Litron Lasers designed for
Scientific Research applications
With over 3,000 units working in 33 countries Litron's expertise in supporting leading edge science is second to none.
|Particle Physics||LPY Series||TRLi Series||Nano Series|
|Photochemistry||LPY Series||TRLi Series||Nano Series||Aurora II Integra|
|Nonlinear Optics||LPY Series||TRLi Series||Nano Series||Aurora II Integra|
|Plasma Physics||LPY Series||TRLi Series||Nano Series|
|Flash Photolysis||LPY Series||TRLi Series||Nano Series||Aurora II Integra|
|EUV Generation||LPY Series||TRLi Series||Nano Series|
|Combustion research||LPY700 Series||LPY7000 Series||Nano Series||TRLi Series||LD75G PIV Series|
Pulsed Nd:YAG lasers have been used in various fields of scientific research since their invention in 1970. Their main characteristics of high peak power and narrow linewidth make them suitable as direct sources for experimentation or as pump sources for other sources to access different wavelengths. The ease with which visible and ultraviolet harmonics may be generated makes the Nd:YAG laser an especially versatile laboratory tool.
High peak powers available from Q-switched Nd:YAG systems enable nonlinear optical phenomena to be investigated, leading to the discovery of promising nonlinear optical materials such as harmonic generation crystals and optical parametric crystals. Litron’s pulsed Nd:YAG lasers have particularly good beam pointing stability, making them useful in Rayleigh scattering experiments on plasmas.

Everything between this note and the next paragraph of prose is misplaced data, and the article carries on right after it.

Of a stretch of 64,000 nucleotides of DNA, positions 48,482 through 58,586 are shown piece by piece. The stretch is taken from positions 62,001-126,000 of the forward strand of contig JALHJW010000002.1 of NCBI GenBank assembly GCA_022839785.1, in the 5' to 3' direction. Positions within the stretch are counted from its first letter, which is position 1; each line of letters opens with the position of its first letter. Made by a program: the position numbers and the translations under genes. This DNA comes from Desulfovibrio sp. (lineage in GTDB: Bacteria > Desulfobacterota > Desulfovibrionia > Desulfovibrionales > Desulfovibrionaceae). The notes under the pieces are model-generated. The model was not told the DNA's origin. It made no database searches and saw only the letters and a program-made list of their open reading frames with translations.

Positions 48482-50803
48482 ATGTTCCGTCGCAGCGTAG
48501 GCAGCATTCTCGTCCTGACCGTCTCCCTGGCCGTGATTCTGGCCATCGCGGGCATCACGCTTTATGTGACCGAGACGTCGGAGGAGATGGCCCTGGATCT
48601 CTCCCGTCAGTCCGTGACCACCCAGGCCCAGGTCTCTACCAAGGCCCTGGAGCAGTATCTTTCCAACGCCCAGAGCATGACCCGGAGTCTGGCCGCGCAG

For experiments requiring narrow linewidth, or greater temporal coherence length, optional line narrowing etalons or an injection seeder for single longitudinal mode operation are available. Respectively, these increase the coherence length from around 1 cm to 10 cm to around 3 m. Mostly used in holographic applications, the narrow linewidth is required for narrow band OPO pumping, while the smooth temporal profile of an injection seeded laser gives better performance in dye laser pumping applications.
Originally a laboratory curiosity, extreme ultraviolet wavelengths, achieved by exciting a highly ionized metal plasma are used in lithography to develop semiconductor chips with ever smaller features. EUV wavelengths are closer to x-rays, an order of magnitude lower than wavelengths available from direct UV laser sources.
The most common laser research disciplines are listed above with links to the most appropriate Litron laser for that application.